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Abraham Lincoln spins the hits!

Thursday, June 8th, 2023 Alive 19,035 days

Hereʼs my latest million-dollar idea.

Combine the power of audio deepfakes with the radio distribution capabilities of the internet to allow radio listeners to pick their own disc jockeys.

It came to me when I was pondering Appleʼs new assistive technology to allow people to respond to messages by typing the response, but delivering it in their own voice. Apple calls it “Personal Voice,” and itʼs coming to iPhones better than the one I have.

By combining Appleʼs Personal voice with the voice-tracking software already in use by radio stations, listeners could get not only the music they want, but also the presenters they prefer.

So instead of having to suffer through the affectations and vocal fry of the latest too-cool-for-school D.J. on Sirius XMU, with the push of a button, you could have Sluggo from First Wave telling you about Björkʼs new tour. Or, instead of the inaudible never-thee-care mumbling of a KCNV/Las Vegas classical announcer, you could have the clarity and diction of David Attenborough explaining the historical significance of Tchaikovskyʼs Dances of the Hay Maidens.

Iʼll leave it up to the radio companies and the announcers unions to decide how semi-synthetic D.J.ʼs get compensated.

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Stirry sticks?

Wednesday, June 7th, 2023 Alive 19,034 days

A mocha with latte art from Three Keys Coffee in Houston

Todayʼs coffee is “Uh… I dunno… just gimme a mocha,” which is what I uttered upon interrogation from the surprisingly helpful baristas at Three Keys Coffee.

Three Keys is a local roasting company that has just opened its first retail location. And that location is one block away from me.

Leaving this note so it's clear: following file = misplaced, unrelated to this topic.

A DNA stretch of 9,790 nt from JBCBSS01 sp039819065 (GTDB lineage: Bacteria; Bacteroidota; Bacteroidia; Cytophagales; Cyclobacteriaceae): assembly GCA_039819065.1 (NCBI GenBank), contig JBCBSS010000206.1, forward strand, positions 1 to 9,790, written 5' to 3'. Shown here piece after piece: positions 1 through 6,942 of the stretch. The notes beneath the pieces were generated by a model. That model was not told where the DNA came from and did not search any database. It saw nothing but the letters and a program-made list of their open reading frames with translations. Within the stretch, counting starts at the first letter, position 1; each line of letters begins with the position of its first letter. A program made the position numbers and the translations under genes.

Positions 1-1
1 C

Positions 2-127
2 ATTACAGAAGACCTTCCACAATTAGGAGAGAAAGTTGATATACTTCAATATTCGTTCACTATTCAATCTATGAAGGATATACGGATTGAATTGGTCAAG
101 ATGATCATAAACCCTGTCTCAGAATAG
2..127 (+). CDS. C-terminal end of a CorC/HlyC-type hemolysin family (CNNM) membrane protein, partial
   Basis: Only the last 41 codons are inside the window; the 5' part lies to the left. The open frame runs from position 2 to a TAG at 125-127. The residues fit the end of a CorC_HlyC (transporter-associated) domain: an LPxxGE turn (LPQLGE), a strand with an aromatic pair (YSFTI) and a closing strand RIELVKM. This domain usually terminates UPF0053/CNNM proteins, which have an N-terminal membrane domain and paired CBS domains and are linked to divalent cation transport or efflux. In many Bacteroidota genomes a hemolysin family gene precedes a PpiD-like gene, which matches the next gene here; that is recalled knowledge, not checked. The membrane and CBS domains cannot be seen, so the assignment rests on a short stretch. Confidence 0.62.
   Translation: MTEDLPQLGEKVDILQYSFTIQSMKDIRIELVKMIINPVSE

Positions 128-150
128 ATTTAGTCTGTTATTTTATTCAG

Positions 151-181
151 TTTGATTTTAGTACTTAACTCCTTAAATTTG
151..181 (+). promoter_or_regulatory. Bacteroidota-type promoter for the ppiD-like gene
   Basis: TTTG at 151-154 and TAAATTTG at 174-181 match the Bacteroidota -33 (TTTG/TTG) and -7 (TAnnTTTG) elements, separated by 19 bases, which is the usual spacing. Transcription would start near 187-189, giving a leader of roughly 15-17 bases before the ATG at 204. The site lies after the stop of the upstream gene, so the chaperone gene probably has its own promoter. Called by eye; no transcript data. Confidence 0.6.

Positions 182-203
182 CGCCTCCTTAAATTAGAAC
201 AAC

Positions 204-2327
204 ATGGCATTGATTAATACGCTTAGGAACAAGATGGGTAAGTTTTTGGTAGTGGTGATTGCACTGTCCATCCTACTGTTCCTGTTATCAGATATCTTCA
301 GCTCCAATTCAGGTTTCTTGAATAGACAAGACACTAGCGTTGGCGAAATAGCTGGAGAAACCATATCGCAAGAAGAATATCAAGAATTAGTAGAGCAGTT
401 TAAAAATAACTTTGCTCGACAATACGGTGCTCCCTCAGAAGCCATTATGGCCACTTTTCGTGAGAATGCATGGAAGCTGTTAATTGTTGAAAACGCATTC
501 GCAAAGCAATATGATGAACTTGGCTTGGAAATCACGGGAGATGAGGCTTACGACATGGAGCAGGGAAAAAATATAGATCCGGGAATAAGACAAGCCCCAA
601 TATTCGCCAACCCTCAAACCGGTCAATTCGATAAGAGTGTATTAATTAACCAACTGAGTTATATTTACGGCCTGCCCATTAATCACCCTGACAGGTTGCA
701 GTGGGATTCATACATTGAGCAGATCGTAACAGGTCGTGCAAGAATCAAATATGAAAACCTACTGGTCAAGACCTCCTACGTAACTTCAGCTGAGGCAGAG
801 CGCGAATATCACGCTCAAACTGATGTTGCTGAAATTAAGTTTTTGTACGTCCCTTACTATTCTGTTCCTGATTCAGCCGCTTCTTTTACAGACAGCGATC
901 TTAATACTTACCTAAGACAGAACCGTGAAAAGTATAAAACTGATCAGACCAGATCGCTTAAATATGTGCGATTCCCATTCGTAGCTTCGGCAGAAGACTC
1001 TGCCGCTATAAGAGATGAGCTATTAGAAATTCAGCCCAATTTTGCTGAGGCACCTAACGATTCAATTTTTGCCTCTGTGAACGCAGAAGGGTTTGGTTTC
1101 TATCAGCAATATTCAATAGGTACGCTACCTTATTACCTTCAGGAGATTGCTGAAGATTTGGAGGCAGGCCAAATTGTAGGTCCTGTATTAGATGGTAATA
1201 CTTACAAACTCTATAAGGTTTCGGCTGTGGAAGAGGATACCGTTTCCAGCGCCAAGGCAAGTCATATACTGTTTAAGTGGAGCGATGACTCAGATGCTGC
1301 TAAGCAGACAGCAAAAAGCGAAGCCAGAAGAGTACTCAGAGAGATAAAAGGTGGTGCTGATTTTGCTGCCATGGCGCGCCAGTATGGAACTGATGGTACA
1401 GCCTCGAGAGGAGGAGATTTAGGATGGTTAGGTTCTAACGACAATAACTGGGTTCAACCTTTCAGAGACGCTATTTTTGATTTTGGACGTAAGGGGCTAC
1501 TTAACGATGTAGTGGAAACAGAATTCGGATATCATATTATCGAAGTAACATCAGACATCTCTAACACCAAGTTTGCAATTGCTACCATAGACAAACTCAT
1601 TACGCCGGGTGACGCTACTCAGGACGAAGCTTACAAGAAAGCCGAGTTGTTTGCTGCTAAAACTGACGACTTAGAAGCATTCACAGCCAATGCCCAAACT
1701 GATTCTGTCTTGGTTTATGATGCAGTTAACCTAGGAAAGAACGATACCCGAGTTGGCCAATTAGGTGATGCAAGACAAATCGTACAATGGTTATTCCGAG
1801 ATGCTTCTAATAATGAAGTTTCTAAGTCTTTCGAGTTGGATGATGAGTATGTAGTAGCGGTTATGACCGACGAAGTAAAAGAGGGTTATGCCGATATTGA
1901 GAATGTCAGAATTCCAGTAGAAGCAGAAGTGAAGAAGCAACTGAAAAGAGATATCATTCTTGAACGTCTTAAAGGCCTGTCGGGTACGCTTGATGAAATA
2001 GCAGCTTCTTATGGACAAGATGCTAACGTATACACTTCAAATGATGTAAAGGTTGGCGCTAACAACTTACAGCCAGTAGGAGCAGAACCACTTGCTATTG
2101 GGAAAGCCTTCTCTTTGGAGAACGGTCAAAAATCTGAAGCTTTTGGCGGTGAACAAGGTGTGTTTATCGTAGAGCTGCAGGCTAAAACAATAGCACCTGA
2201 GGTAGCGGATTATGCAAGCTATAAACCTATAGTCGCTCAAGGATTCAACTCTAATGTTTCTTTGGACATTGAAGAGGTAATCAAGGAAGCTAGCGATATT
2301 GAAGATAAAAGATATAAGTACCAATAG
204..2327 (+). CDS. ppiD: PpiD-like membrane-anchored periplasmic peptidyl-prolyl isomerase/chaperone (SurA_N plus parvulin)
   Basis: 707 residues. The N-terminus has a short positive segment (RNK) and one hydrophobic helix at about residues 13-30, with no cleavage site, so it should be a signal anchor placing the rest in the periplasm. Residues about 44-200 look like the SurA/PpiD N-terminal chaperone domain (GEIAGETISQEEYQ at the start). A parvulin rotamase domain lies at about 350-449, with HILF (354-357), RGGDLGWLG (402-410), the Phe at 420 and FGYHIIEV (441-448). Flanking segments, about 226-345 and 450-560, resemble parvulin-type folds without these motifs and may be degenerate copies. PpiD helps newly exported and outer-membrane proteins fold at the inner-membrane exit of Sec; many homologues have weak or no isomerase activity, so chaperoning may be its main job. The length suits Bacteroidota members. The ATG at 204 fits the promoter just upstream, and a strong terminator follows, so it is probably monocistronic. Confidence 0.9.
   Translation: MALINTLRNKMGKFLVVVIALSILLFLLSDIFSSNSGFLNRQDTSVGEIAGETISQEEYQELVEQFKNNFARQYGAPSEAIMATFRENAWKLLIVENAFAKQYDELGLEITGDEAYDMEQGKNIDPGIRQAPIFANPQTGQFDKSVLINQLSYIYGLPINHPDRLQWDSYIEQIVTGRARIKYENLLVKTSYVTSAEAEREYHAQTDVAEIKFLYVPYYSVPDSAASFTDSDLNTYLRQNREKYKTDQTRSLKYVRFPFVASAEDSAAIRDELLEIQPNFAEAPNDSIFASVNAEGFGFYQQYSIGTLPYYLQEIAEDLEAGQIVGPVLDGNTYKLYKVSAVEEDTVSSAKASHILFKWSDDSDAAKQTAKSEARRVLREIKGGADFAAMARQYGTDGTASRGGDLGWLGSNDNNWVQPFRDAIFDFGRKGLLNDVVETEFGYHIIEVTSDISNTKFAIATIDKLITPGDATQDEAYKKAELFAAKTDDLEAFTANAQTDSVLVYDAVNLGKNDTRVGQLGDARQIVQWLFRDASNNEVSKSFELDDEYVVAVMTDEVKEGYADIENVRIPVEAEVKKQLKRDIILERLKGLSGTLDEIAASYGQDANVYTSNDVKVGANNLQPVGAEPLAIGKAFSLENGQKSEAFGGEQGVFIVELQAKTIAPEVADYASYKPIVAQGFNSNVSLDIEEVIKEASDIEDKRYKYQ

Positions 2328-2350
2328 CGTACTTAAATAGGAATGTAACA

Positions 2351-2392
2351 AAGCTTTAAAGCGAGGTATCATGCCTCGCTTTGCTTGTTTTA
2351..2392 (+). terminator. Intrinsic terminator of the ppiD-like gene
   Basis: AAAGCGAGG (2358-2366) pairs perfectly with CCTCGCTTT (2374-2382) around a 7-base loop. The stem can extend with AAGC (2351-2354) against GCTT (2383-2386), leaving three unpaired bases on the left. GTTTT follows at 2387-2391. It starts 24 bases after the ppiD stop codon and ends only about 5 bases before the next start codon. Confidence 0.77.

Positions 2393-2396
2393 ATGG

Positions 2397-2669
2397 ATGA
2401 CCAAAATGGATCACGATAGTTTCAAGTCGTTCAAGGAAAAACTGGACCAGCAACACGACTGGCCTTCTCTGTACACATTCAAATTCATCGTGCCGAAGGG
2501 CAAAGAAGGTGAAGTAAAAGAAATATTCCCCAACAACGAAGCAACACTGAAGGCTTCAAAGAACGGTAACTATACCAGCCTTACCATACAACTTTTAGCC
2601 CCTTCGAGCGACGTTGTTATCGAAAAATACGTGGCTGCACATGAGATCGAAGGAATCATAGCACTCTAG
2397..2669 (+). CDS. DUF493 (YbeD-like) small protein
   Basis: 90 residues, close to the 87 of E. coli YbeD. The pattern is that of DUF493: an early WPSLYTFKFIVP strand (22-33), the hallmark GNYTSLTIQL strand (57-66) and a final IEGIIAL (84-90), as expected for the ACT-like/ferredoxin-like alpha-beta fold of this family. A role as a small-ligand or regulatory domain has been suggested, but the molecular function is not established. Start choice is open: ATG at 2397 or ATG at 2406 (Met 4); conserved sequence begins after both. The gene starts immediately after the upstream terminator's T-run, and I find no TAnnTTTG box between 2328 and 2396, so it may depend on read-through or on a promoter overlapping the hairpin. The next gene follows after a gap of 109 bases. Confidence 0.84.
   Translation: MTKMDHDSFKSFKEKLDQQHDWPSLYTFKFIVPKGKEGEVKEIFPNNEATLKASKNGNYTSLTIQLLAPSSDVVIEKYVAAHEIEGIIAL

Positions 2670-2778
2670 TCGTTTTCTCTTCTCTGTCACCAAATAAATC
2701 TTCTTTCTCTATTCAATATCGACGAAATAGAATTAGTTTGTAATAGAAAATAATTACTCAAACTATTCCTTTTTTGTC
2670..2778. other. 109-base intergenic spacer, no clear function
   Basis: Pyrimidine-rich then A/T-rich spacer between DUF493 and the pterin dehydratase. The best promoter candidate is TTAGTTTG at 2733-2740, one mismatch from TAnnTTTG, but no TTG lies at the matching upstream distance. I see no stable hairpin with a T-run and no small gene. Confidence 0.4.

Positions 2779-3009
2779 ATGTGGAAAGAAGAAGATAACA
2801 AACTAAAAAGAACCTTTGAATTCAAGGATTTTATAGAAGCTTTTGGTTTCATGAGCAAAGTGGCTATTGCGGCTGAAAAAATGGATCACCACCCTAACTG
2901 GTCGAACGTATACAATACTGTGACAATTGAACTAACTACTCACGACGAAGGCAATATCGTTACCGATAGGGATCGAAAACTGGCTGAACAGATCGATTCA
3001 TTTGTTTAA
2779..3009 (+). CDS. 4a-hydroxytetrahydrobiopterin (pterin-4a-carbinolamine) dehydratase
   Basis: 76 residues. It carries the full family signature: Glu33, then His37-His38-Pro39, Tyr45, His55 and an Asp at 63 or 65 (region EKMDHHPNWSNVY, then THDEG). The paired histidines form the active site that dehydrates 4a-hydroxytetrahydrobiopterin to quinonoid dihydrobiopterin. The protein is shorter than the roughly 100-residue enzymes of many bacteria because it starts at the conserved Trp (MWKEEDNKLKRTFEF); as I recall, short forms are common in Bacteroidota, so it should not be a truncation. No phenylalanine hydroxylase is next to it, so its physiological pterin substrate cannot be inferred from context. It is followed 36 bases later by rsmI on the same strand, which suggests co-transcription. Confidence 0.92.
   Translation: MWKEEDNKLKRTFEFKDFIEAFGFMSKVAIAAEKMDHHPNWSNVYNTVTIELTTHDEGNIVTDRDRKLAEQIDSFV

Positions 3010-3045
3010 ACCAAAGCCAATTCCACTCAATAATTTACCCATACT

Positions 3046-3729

From what I can tell, the beans it sells have won a bunch of awards. Iʼm not a connoisseur of anything, so awards donʼt resonate with me. But the coffee is good.

Smooth, not too sweet, and very gulpable. Because sometimes in the morning you need a gulpable coffee to blow out the lung butter that has accumulated in your esophagus overnight.

Since Three Keys is used to getting accolades, Iʼll give it four out of five stirry sticks. High marks for flavor, texture, and location. But the menu is a bit limited, with only a handful of options: americano, flat white, cortado — all of the usual pedestrian offerings available in any generic Houston coffee shop. When it gets a signature drink or two of its own, then weʼll really have something going on here.

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Everyone loves Raymond

Saturday, June 3rd, 2023 Alive 19,030 days

Thereʼs a new woman helping people find their seats at the co-cathedral these days.

She seems nice enough, but I feel bad for her. It appears that her parents named her after a rap star.

Her name tag reads “Usher.”

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Does your landlord know about this?

Thursday, June 1st, 2023 Alive 19,028 days

A napping bee

This morningʼs promenade in the garden revealed a sleeping bee and a baby pepper.

A perfectly puny pepper